Sunday, March 8, 2015

Female Dress - a poem

I studied the invitation.
Black tie optional.

What does that mean, I asked my sister,
the bride’s grandmother.

Tuxedos or dress suits, she said.

No, I mean for us.

Oh, formal. She wants us all
to wear long dresses.
I groaned.

When I was young, my husband said
I looked good
in female clothes.
Feminine, I countered.
No, he insisted. Female.

He brought some home
for me to try,
slinky dresses
that revealed too much
or emphasized places
where I had too little.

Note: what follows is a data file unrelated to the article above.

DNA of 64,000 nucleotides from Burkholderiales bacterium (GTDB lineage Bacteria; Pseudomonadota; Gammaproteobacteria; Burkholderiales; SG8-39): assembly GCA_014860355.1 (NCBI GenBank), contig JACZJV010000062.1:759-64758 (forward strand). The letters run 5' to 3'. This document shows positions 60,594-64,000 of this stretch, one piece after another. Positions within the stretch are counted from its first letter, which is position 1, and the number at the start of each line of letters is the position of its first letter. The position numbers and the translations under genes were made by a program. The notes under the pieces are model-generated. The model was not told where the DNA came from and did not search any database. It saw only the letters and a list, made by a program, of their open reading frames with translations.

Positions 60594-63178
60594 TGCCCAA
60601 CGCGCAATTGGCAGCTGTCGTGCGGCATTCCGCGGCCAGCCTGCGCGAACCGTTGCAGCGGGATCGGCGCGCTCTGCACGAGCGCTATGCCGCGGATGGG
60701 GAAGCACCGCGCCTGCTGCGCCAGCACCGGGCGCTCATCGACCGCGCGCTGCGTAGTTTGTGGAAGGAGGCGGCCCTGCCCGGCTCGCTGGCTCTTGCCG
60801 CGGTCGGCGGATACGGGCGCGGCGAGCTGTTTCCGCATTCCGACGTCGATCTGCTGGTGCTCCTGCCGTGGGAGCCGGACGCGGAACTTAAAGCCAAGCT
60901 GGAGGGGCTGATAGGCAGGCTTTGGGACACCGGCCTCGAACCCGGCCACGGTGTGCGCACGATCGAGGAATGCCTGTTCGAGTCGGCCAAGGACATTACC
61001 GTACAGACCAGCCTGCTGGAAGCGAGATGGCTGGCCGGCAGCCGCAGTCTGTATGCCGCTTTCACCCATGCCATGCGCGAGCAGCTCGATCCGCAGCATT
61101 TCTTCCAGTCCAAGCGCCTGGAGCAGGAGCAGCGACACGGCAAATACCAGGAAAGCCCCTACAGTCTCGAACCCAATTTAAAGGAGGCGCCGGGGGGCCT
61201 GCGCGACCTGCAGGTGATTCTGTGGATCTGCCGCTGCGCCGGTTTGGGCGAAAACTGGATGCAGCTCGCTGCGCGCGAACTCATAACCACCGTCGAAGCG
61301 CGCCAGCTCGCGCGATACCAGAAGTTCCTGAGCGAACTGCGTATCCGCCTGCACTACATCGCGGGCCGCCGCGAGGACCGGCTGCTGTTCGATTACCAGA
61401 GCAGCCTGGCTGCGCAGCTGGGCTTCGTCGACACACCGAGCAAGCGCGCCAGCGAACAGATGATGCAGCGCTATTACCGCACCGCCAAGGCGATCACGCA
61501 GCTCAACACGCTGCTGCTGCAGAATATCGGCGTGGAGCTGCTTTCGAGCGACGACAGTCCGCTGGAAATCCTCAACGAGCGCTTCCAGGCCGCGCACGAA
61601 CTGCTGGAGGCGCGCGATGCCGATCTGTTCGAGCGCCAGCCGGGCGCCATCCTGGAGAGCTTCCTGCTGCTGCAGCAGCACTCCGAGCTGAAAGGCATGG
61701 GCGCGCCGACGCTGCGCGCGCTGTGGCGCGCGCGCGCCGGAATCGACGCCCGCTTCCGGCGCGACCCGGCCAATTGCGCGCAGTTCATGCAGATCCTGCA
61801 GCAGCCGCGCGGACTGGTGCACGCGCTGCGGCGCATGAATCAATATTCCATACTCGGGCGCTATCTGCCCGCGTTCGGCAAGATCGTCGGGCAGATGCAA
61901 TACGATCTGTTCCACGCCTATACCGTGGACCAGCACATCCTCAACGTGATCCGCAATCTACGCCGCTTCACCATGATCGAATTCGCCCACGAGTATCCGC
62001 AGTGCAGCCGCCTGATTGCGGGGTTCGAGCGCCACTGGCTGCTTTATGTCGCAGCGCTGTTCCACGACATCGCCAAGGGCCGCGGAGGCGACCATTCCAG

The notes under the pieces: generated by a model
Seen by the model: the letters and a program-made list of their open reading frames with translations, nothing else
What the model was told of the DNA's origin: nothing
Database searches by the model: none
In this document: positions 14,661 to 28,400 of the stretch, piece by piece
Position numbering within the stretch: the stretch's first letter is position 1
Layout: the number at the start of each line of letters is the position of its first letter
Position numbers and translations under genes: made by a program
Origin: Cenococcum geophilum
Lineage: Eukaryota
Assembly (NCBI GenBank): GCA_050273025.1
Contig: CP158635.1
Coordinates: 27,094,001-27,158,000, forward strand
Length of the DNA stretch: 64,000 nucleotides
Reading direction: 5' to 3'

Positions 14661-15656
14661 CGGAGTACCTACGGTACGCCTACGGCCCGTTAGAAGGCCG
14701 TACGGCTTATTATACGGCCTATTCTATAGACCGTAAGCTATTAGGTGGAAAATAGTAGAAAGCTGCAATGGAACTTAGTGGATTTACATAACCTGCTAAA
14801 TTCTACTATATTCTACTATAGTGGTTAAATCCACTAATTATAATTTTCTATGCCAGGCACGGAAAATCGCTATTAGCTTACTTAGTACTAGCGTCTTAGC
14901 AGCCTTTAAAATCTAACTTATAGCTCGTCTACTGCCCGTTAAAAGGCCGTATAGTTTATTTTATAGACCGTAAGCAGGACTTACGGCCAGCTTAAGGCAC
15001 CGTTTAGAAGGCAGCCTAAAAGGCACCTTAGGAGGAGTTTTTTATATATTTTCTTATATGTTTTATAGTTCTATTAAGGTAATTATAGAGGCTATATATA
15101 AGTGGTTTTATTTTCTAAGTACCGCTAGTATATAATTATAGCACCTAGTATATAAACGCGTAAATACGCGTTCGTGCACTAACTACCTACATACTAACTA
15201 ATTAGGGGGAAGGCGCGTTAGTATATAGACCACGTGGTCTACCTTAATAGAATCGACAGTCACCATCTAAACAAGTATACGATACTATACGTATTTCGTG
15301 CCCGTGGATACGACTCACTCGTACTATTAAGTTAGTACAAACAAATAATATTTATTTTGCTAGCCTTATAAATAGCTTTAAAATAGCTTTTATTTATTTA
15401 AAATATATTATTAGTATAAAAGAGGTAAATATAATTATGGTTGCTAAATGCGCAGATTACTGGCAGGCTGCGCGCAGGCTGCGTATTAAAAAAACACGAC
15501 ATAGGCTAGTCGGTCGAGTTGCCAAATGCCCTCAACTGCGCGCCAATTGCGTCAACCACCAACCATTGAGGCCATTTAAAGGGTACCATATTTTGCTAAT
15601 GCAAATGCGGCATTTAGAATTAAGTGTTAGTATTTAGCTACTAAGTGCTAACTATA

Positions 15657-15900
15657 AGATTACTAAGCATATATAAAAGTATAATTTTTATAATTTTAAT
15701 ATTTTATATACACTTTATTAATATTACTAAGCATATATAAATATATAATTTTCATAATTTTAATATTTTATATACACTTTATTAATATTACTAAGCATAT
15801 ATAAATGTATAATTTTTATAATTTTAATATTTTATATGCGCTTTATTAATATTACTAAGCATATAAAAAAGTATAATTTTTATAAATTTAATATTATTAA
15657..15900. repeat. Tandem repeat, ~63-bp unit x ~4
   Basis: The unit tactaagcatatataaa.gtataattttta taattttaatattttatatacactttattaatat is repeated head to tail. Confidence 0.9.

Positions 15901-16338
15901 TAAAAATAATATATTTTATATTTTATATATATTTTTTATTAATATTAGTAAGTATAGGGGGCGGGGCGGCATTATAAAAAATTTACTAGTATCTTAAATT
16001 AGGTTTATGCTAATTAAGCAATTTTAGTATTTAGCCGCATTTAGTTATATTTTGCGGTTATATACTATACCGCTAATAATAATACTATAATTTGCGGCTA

I took them back.

Now, I return the sage green dress bought days ago,
the one with gores at knee-length hem
that gave a kicky show of leg.
The rest of the dress?
Matronly. Dowdy. OLD.

Challenged now,
I flew in and out of shops,
slipped in and out of gowns
seeking the perfect size
and style
and color
. . . and me.

Then, on a whim,
I ventured to a big box store.
And there it was,
though nothing
like I had in mind.

Plain and simple,
this navy blue spaghetti strap –
this filmy slice of midnight sky –
exposes fragile, mottled skin,
undeniable evidence
of vanished youth.

And yet,
with shoulders draped
in creamy cloud of shawl,
this very female dress
is me.